I use fancier, more expensive tyres on my road bike, and have more punctures there, but still nothing like you are describing. 

    It's important to regularly check tyre pressures, and have the pressure matched for your weight and for the tyre width.  When commuting I blew up my tyres every Monday morning. On my road bike the tyres are checked every time its out. 

    It's also good to do some detective work, identify if punctures are all coming from the same wheel, same place - you can get small imperfections in the rim that can rub and cause a puncture.  Most punctures will be on the rear if yours are all on the front then that could be telling. 

  • Username03725
    Username03725 Forumite Posts: 486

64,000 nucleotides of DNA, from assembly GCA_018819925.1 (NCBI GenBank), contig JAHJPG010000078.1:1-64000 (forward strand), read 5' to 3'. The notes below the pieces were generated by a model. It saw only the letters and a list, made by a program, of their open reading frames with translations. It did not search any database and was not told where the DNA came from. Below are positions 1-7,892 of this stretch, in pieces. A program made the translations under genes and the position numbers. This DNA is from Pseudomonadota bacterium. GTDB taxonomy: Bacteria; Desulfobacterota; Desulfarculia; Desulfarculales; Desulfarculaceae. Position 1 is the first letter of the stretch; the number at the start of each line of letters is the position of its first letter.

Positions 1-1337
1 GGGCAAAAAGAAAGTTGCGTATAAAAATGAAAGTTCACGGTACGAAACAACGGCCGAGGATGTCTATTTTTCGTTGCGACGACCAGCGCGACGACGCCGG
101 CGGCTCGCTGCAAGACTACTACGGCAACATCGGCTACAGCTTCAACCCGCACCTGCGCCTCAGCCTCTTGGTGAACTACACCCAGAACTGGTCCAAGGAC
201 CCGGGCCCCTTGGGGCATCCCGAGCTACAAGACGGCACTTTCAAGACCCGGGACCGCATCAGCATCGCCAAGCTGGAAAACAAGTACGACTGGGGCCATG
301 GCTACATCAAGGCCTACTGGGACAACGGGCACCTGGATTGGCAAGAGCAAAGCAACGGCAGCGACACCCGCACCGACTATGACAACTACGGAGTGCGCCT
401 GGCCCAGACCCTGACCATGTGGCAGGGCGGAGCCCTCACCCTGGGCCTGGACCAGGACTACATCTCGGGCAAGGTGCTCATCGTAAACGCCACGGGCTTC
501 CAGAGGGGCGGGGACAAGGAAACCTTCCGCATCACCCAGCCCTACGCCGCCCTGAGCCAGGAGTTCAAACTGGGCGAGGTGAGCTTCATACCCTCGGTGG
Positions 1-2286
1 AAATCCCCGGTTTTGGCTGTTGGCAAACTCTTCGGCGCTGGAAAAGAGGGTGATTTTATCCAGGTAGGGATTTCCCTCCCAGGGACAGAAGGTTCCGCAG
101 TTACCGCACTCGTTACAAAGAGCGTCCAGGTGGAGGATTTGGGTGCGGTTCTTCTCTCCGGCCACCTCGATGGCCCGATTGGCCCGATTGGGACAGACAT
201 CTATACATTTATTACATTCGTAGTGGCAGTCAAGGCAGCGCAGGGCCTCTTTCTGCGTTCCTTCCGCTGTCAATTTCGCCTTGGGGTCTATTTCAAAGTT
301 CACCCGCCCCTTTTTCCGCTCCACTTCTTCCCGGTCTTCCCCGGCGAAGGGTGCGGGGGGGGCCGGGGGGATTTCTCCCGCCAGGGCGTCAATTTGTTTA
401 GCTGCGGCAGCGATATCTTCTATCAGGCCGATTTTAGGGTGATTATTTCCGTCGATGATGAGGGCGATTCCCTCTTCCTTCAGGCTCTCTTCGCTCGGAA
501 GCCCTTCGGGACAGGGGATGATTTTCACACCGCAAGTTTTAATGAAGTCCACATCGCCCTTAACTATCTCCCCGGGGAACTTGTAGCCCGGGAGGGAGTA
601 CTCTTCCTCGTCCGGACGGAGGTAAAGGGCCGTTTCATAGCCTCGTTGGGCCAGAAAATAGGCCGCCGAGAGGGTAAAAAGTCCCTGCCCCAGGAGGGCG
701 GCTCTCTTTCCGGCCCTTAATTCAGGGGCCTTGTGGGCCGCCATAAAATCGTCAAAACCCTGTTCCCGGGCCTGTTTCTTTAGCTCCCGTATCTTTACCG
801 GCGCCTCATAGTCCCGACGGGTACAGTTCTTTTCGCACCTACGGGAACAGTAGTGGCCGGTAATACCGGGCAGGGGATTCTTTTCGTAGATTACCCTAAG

100 Posts Second Anniversary Name Dropper
    edited 17 November at 1:23PM
    Pinch flats are common and can be caused by under-inflated tyres when you hit the edge of a pothole or a stone in the road. Keep your tyres inflated to the recommended pressure shown on the sidewall. My road bike is at 90psi, the 29incher is lower but both are firmly inflated.

    This is pretty basic so apologies, but look where you're going and try to avoid stuff like gravel, hedge cuttings, broken glass etc that finds its way onto the road surface.

    Riding in the recommended place - secondary, or sharing as it's now being rebranded - will help by avoiding the debris & detritus that ends up at the side of the road. Secondary is about an arm's length from the kerb, roughly where motor vehicles' tyres go and where the surface is not only a bit smoother but also clean and more likely to be free of the stuff that can give you punctures. 

    I don't get as many miles in as I used to but punctures were a once in a blue moon thing, even when doing 3-5000 miles a year.